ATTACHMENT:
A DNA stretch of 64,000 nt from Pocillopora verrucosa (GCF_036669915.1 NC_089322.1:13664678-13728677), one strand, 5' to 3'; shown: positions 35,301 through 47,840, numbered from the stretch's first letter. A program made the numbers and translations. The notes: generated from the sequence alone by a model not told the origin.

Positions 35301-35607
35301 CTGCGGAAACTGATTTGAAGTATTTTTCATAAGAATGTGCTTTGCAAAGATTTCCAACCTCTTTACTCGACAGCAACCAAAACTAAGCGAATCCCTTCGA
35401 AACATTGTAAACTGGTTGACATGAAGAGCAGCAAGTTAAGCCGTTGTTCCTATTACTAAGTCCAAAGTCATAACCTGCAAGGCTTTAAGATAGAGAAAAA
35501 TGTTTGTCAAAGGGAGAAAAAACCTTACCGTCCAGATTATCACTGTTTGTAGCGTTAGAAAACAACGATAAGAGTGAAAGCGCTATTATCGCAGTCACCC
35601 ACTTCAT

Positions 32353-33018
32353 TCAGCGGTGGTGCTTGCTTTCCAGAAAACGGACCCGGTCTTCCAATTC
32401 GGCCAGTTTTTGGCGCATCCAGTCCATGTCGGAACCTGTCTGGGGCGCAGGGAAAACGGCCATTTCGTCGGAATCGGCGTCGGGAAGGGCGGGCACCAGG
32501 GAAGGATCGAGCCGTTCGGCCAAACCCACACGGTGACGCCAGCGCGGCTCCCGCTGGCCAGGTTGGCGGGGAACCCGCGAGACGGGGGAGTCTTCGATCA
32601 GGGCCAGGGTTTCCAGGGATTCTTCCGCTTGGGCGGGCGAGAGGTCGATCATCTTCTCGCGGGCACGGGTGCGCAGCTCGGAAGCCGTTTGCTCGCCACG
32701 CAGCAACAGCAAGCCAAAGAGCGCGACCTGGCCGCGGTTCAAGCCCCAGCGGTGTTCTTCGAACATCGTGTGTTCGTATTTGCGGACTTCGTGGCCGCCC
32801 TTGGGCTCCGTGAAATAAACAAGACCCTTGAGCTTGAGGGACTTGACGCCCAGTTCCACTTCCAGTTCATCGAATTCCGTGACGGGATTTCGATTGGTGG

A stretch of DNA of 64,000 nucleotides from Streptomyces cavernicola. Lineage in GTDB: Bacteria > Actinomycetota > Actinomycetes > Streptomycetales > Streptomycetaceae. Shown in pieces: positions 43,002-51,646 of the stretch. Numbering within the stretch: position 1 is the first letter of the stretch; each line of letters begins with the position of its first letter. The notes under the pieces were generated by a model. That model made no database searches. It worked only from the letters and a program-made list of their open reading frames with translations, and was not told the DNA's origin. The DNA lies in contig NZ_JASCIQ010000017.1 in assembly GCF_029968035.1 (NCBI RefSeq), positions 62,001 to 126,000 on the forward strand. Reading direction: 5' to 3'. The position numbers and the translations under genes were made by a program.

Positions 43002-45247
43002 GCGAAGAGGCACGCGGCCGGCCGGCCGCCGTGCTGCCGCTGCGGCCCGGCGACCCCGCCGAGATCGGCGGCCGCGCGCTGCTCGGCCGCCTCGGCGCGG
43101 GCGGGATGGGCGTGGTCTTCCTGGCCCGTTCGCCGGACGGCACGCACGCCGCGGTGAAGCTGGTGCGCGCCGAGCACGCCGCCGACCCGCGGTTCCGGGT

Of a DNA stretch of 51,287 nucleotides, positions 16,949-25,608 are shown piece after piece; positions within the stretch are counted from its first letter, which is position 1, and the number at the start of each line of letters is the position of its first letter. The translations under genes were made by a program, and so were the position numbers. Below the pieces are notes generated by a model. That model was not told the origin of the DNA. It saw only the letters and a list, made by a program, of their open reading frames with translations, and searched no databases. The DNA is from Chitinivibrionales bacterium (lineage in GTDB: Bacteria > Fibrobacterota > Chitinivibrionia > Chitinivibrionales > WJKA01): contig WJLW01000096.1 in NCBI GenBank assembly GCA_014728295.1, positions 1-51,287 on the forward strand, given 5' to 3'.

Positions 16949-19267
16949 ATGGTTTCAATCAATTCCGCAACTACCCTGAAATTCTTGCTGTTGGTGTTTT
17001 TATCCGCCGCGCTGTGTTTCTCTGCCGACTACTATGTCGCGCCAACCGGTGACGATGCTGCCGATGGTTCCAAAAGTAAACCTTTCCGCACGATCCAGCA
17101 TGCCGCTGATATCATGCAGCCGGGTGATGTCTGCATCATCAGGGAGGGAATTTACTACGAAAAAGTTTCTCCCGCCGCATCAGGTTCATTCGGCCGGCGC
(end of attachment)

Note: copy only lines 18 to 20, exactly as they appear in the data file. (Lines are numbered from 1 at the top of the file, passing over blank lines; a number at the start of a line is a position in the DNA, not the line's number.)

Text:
Of a DNA stretch of 51,287 nucleotides, positions 16,949-25,608 are shown piece after piece; positions within the stretch are counted from its first letter, which is position 1, and the number at the start of each line of letters is the position of its first letter. The translations under genes were made by a program, and so were the position numbers. Below the pieces are notes generated by a model. That model was not told the origin of the DNA. It saw only the letters and a list, made by a program, of their open reading frames with translations, and searched no databases. The DNA is from Chitinivibrionales bacterium (lineage in GTDB: Bacteria > Fibrobacterota > Chitinivibrionia > Chitinivibrionales > WJKA01): contig WJLW01000096.1 in NCBI GenBank assembly GCA_014728295.1, positions 1-51,287 on the forward strand, given 5' to 3'.

Positions 16949-19267
16949 ATGGTTTCAATCAATTCCGCAACTACCCTGAAATTCTTGCTGTTGGTGTTTT